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How to Grow Myrica — Northern Bayberry, Wax Myrtle

Myrica leaves
Myrica is grown for its glossy, fragrant leaves

Myrica — commonly called wax myrtle or northern bayberry–is an aromatic shrub and attractive small berries that appeal to birds. Myrica does not have showy flowers.

Myrica is commonly used as an informal hedge, screening plant, and along roadsides. It is handsome but tough plant; Myrica can withstand salt spray, drought, or boggy sites.

Myrica is found in many regions around the world. To ensure cold hardiness where you live look for plants that are locally grown or grown in colder regions than yours. Genetic variations allow Myrica to adapt to varied climates.

The Myrica genus includes about 50 species, some deciduous, some evergreen. Myrica suckers so its important to locate it where you can keep it under control. Some species will grow to tree size.

Myrica gale
Myrica gale

Get to Know Myrica 

  • Plant type: Deciduous or semi-evergreen shrub. 
  • Growing zones and range: Zones 4 to 8. 
  • Hardiness: Hardy to Zone 4
  • Height and width: 9 feet (2.7m) tall; Myrica grows 5 to 12 feet (1.5-4m) wide depending on the variety.
  • Foliage: Glossy, green, aromatic leaves and gray berries; leaves remain on the plants until late fall; oliage is pleasantly aromatic.  
  • Flowers: Male plants produce yellowish-green catkins; female plants produce waxy berries, which are used for making candles.  
  • Bloom time: Spring.  
  • Uses: Shrub border or seashore garden; some species are good for screen plants, informal hedges, roadside or background plantings.  
  • Garden companions: Rugosa rose (Rosa rugosa
  • Common name: Northern bayberry, wax myrtle 
  • Botanical name: Myrica 
  • Family name: Myricaceae 
  • Origin: North America, Europe

Where to Plant Myrica 

  • Plant Myrica in full sun or light shade.  
  • Plant Myrica in well-drained, moist, humus-rich soil. Myrica also does well in poor, sandy soil. 
  • Myrica can withstand challenging situations such as salt spray, drought, or boggy sites.  
Bog-myrtle, Myrica gale

When to Plant Myrica 

  • Set container-grown Myrica in the garden in spring or autumn.
  • Sow Myrica seed in containers outdoors when ripe.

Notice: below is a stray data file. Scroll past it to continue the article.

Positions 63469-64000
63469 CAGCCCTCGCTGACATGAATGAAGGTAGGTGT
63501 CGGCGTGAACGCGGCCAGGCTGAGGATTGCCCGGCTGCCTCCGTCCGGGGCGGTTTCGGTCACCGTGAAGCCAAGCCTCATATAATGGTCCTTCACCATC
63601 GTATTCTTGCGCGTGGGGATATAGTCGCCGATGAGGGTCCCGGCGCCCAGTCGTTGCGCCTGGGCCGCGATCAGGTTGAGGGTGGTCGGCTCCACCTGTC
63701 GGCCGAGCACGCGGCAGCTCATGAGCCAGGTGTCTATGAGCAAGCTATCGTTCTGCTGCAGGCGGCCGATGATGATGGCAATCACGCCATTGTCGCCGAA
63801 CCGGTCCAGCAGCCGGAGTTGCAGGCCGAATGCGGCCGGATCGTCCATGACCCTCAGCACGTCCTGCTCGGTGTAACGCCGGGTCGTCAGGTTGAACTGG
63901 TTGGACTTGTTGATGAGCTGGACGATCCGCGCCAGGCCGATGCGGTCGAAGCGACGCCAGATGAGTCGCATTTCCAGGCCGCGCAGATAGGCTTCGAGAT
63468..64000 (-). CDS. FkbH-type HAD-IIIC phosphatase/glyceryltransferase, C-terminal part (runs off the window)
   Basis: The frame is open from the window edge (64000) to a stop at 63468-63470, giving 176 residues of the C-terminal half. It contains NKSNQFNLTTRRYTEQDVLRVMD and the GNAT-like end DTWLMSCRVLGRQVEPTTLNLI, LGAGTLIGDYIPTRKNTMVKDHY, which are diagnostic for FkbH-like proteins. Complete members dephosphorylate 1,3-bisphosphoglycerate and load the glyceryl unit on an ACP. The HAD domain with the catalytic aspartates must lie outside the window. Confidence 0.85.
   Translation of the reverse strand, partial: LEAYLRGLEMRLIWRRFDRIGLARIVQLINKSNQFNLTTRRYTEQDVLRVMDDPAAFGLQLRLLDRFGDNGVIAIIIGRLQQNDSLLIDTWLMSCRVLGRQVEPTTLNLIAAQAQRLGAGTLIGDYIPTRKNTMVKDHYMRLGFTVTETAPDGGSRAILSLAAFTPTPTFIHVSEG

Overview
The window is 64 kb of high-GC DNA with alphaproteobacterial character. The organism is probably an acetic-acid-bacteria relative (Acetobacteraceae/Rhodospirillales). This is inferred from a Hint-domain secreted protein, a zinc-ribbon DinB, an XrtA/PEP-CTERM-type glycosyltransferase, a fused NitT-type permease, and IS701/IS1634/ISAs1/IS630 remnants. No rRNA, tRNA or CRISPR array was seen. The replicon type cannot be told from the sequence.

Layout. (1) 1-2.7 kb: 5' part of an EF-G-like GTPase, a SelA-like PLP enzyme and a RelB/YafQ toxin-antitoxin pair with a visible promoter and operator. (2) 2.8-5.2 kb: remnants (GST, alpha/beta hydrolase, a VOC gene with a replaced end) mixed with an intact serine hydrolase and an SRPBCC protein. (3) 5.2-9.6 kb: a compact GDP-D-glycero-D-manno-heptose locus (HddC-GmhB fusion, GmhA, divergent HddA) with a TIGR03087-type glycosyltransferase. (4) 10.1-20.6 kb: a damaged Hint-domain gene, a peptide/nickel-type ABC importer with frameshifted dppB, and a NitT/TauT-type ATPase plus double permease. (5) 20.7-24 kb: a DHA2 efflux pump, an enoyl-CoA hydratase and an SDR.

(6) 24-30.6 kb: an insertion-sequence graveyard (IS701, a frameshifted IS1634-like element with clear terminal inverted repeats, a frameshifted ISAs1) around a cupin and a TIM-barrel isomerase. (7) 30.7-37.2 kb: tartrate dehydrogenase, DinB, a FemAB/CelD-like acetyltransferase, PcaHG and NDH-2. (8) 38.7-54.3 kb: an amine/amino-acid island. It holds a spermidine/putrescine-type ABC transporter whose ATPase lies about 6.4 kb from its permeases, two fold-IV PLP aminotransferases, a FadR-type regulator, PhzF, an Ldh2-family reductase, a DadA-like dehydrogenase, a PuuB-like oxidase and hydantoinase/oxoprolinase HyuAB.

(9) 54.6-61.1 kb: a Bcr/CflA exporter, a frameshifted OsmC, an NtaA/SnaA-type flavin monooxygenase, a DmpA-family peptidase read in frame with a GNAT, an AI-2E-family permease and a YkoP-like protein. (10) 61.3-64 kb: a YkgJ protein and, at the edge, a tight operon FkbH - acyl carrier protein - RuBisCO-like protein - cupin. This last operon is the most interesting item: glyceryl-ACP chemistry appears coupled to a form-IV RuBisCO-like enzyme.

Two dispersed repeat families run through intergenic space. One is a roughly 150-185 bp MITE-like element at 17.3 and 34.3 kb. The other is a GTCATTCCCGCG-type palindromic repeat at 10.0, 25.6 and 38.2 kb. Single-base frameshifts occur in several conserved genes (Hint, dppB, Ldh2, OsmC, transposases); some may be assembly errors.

• Root greenwood cuttings in early or midsummer.
  • Layer Myrica in spring.

Planting and Spacing Myrica 

  • Space Myrica 5 to 12 feet (1.5-4m) apart.
  • Sow seed 1/8 inch deep in evenly prepared soil.

How to Water and Feed Myrica 

  • Water needs for Myrica vary by species; it is best to keep the soil evenly moist but not wet.
  • Fertilize Myrica with an all-purpose organic fertilizer in spring. 
Bayberry tree, Myrica esculenta
Bayberry tree, Myrica esculenta

How to Care for Myrica 

  • You must have both male and female Myrica to get berries.  
  • Myrica requires little pruning, but responds swell to cutting back if you want to control size or shape.  

Myrica Pests and Diseases 

  • Myrica can develop rot, leaf spot, rust, or dieback. 
  • Myrica has few pest problems. 

Myrica Propagation 

  • Take Myrica softwood cuttings in early summer. 
  • Propagate Myrica from seeds by first removing their waxy coating; two months’ cold stratification may help. 
  • Sow Myrica seed in containers outdoors when ripe.  
  • Layer Myrica in spring. 

Myrica Varieties to Grow 

  • Myrica californica, Pacific wax myrtle: evergreen shrub, native to southeastern U.S.; grows 10 15-20 feet (4.5-6.1m), possibly taller; it is often multitrunked, and its branches are dense with glossy, toothed, dark green leaves to 3.5 inches (8.8cm) long; grayish-white fruits are heavily coated with a wax valued in candlemaking; fruits are persistent if not removed by birds; a good specimen tree, hedge; requires regular water. Zones 6 to 10. 
  • M. cerifera, Southern wax myrtle: Southeast native evergreen, also called candleberry, can grow more than 30 feet (9.1m) tall in the wild but usually remains 10-15 feet (3-4.5m) tall in a garden; fragrant, usually narrow, olive greening; requires little pruning, but responds well to cutting back if you want to control size or shape; propagate from seeds by first removing their waxy coating; two months’ cold stratification may help. Propagate M. cerifera from semi-hardwood cuttings in early summer or root cuttings in winter. Grows well in Florida, but may die in a cold Georgia winter. Its coastal origins make it tolerant of less than ideal soil conditions, although it’s best to provide humusy, well-draining soil in full sun or partial shade. Zones 7 to 10.  
  • M. gale, sweet fern, sweet gale,: deciduous shrub, native to much of the Northern Hemisphere; dense, erect growth to as tall as 6 feet (1.8m), more typically 2-4 feet (.6-1.2m); male plants have yellow-brown catkins in mid-to-late spring, followed by round yellow-brown fruits on the female plants; often grown for its fragrant leaves that are dark bluish-green and grow to 2.5 inches (6.2cm) long; takes regular moisture or boggy conditions. Zones 1 to 6. 
  • M. pennsylvanica (M.caroliniensis), bayberry: deciduous to semi-evergreen shrub, native to eastern U.S. Dense, compact growth to 9 feet (2.7m); it suckers to form grounded colonies. Fragrant leaves to about 4 inches (10cm) long, narrowish, glossy green, dotted with resin glands; roundish fruit is covered with white wax—the bayberry wax used for candles.; tolerates seashore conditions—poor sandy or salty soil, wind; fair tolerance for roadside salt; needs regular water. M. heterophylla is similar to M. pensylvanica, but has somewhat larger leaves. Both species are semi-evergreen in the southern part of the U.S., deciduous farther north. Zones 3 to 6. 

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